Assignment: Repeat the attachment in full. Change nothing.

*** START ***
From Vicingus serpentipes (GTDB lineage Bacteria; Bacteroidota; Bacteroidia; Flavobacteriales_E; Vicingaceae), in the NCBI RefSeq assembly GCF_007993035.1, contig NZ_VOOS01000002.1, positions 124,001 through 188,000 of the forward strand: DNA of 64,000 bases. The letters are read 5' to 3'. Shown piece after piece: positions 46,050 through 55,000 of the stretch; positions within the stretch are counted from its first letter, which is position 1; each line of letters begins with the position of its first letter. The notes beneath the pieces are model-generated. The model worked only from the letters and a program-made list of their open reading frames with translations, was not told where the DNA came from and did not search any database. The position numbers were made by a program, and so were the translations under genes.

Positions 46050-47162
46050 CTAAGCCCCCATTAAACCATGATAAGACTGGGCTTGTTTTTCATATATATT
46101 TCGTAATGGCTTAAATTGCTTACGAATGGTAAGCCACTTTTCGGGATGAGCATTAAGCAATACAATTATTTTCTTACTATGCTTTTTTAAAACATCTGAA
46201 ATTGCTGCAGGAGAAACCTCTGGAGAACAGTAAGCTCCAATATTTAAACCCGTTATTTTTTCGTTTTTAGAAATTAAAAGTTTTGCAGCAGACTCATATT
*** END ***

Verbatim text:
From Vicingus serpentipes (GTDB lineage Bacteria; Bacteroidota; Bacteroidia; Flavobacteriales_E; Vicingaceae), in the NCBI RefSeq assembly GCF_007993035.1, contig NZ_VOOS01000002.1, positions 124,001 through 188,000 of the forward strand: DNA of 64,000 bases. The letters are read 5' to 3'. Shown piece after piece: positions 46,050 through 55,000 of the stretch; positions within the stretch are counted from its first letter, which is position 1; each line of letters begins with the position of its first letter. The notes beneath the pieces are model-generated. The model worked only from the letters and a program-made list of their open reading frames with translations, was not told where the DNA came from and did not search any database. The position numbers were made by a program, and so were the translations under genes.

Positions 46050-47162
46050 CTAAGCCCCCATTAAACCATGATAAGACTGGGCTTGTTTTTCATATATATT
46101 TCGTAATGGCTTAAATTGCTTACGAATGGTAAGCCACTTTTCGGGATGAGCATTAAGCAATACAATTATTTTCTTACTATGCTTTTTTAAAACATCTGAA
46201 ATTGCTGCAGGAGAAACCTCTGGAGAACAGTAAGCTCCAATATTTAAACCCGTTATTTTTTCGTTTTTAGAAATTAAAAGTTTTGCAGCAGACTCATATT